Configure Ambari to use LDAP/AD Server
By default, Ambari uses an internal database as the user store for authentication and authorization. You can configure LDAP or Active Directory (AD) external authentication.
If the keystore directory does not exist, create it:
If you are using LDAPS, create the keystore file:
$JAVA_HOME/bin/keytool -import -trustcacerts -alias root -file $PATH_TO_YOUR_LDAPS_CERT -keystore /etc/ambari-server/keys/ldaps-keystore.jks.
When prompted, enter a password. You will use this during
ambari-server setup-ldapand enter the following:
Prompts marked with an asterisk (*) are required values.
Prompt Description Example Value
Primary URL Host*
The hostname for the LDAP/AD server. 54.123.456.789
Primary URL Port
The port for the LDAP/AD server. 389
Secondary URL Host*
The secondary server URL for the LDAP/AD server. 55.123.456.789 Secondary URL Port The secondary port for the LDAP/AD server. 1039
If true, use SSL when connecting to the LDAP server.
If you are using LDAPS, enter true.
User object class*
The object class that is used for users. organizationalPerson
User name attribute*
The attribute for username. uid
Group object class*
The object class that is used for groups. groupOfUniqueNames
Group name attribute*
The attribute for group name.
Group member attribute*
The attribute for group membership..
Distinguished name attribute*
The attribute that is used for the distinguished name.
The root Distinguished Name to search in the directory for users. ou=people,dc=hadoop,dc=apache,dc=org.
If true, bind to the LDAP or AD server anonymously.
If Bind anonymous is set to false, the Distinguished Name (“DN”) for the manager. uid=hdfs,ou=people,dc=hadoop,dc=apache,dc=org.
Enter the Manager Password*
Enter the password for your LDAP manager DN. p@ssw0rd
If you set
Use SSL*= true in step 3, the following prompt appears:
Do you want to provide custom TrustStore for Ambari?:
- If you are using a self-signed certificate that you do not want imported to
the existing JDK keystore, type y.
This is option is more secure. For example, you want only Ambari to use this certificate, and not any other applications run by JDK on the same host.When you select this option, enter:
- At the TrustStore type prompt, enter jks.
- At the Path to TrustStore file prompt, enter /keystore_directory/ldaps-keystore.jks.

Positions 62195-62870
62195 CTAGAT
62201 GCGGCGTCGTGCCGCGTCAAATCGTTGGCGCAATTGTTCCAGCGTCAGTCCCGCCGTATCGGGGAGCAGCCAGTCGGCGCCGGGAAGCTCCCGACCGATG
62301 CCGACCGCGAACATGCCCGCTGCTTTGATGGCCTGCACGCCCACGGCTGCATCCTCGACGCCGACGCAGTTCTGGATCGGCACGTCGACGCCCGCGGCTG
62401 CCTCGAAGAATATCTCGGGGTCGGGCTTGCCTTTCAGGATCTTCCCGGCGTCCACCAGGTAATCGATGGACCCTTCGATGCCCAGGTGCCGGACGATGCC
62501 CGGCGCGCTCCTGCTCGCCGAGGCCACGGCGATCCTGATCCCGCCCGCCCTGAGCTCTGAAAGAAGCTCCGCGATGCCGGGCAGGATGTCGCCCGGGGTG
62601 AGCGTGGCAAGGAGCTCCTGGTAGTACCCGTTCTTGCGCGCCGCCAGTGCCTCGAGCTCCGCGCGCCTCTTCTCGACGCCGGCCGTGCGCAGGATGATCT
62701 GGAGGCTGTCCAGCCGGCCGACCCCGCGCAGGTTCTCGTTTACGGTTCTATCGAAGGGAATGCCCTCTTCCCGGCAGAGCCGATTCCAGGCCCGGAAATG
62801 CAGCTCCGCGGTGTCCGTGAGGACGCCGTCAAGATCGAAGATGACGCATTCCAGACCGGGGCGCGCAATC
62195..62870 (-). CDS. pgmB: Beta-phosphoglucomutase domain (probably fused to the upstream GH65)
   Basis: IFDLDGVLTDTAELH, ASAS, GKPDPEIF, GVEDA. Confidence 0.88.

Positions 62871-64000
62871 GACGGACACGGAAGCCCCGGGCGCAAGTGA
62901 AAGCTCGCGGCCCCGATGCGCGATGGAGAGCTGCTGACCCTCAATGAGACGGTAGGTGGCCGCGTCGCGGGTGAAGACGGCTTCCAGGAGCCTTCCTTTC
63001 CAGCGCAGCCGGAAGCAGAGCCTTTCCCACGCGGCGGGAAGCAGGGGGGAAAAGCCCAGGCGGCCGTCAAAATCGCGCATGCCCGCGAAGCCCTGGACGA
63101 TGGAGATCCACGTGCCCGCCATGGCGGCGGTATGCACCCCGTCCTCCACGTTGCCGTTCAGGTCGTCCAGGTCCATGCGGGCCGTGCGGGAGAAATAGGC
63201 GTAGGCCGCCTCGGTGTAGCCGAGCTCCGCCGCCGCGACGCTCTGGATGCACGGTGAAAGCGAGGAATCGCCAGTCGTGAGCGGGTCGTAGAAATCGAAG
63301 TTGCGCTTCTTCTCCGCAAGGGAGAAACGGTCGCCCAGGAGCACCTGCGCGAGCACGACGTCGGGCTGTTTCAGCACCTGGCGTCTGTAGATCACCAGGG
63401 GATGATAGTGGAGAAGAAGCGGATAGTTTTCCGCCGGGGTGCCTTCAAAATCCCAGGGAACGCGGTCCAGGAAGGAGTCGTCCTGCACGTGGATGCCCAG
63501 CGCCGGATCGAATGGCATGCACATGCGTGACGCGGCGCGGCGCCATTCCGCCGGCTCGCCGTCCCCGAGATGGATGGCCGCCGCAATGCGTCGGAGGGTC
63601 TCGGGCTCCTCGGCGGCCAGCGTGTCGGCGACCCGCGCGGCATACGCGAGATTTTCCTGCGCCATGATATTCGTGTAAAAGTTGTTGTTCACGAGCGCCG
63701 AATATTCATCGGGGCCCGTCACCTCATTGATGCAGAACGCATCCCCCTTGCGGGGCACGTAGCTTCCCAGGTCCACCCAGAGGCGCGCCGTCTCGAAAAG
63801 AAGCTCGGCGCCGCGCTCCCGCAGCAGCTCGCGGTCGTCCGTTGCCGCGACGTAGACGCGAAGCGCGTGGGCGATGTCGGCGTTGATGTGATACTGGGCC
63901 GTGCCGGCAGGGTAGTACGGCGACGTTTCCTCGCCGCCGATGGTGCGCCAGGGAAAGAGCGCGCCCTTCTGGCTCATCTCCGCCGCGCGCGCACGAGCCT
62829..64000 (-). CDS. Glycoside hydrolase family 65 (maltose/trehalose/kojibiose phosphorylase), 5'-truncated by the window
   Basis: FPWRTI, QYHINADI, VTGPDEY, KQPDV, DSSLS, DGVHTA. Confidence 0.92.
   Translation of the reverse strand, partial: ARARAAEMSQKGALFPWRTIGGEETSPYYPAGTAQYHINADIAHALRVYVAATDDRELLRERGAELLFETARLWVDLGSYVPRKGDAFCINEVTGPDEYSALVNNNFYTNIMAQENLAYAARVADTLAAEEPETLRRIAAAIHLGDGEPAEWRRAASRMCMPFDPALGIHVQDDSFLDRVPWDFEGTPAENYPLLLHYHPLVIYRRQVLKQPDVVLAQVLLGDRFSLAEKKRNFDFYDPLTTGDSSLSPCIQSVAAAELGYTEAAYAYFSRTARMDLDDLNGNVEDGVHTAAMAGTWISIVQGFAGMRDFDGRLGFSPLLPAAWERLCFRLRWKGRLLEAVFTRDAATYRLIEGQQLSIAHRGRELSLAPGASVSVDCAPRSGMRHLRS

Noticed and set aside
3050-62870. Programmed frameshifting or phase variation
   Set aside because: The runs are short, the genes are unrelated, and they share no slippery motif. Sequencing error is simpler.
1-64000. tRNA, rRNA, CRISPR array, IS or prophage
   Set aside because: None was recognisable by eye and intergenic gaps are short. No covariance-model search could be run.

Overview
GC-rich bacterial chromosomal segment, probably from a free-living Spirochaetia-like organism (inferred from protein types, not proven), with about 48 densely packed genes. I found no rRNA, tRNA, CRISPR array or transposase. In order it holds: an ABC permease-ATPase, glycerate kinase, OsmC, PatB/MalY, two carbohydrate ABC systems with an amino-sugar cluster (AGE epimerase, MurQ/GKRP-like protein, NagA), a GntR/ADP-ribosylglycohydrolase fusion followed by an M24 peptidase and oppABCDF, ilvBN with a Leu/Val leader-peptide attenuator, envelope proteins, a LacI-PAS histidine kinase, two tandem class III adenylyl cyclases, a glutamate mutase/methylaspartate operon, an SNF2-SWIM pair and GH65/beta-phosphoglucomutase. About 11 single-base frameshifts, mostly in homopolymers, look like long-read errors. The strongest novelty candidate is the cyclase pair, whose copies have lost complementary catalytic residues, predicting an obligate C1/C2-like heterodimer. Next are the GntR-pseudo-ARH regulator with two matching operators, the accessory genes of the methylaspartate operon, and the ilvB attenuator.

- At the Password for TrustStore prompt, type the password that you defined for the keystore.
- If you are using a self-signed certificate that you want to import and store
in the existing, default JDK keystore, type n.
This is option is less secure.When you select this option:
- If necessary, convert the SSL certificate to X.509 format by
executing the following command:
openssl x509 -in slapd.pem -out slapd.crt
where slapd.crt is the path to the X.509 certificate.
- Import the SSL certificate to the existing keystore, such as the
default jre certificates store, by typing the following
/usr/jdk64/jdk1.7.0_45/bin/keytool -import -trustcacerts -file slapd.crt -keystore /usr/jdk64/jdk1.7.0_45/jre/lib/security/cacerts
where Ambari is set up to use JDK 1.7. Consequently, the certificate must be imported into the JDK 7 keystore.
- If necessary, convert the SSL certificate to X.509 format by executing the following command:
- If you are using a self-signed certificate that you do not want imported to the existing JDK keystore, type y.
Review your settings and if they are correct, select
Start or restart the Ambari server:
The users you have just imported are initially granted the Ambari User privilege. Ambari Users can read metrics, view service status and configuration, and browse job information. For these new users to be able to start or stop services, modify configurations, and run smoke tests, they need to be Admins. To make this change, as an Ambari Admin, use
Manage Ambari > Users > Edit. For instructions, see Managing Users and Groups.
- For these new users to be able to start or stop services, modify configurations, and run smoke tests, they need to be Admins. To make this change, as an Ambari Admin, use . For instructions, see Managing Users and Groups.
Example Active Directory Configuration
Directory Server implementations use specific object classes and attributes for storing identities. In this example, configurations specific to Active Directory are displayed as an example. Only those properties that are specific to Active Directory are displayed.
ambari-server setup-ldap and provide the following information
about your Domain:
Example AD Values
User object class* (posixAccount)
User name attribute* (uid)
Group object class* (posixGroup)
Group member attribute* (memberUid)
Distinguished name attribute* (dn)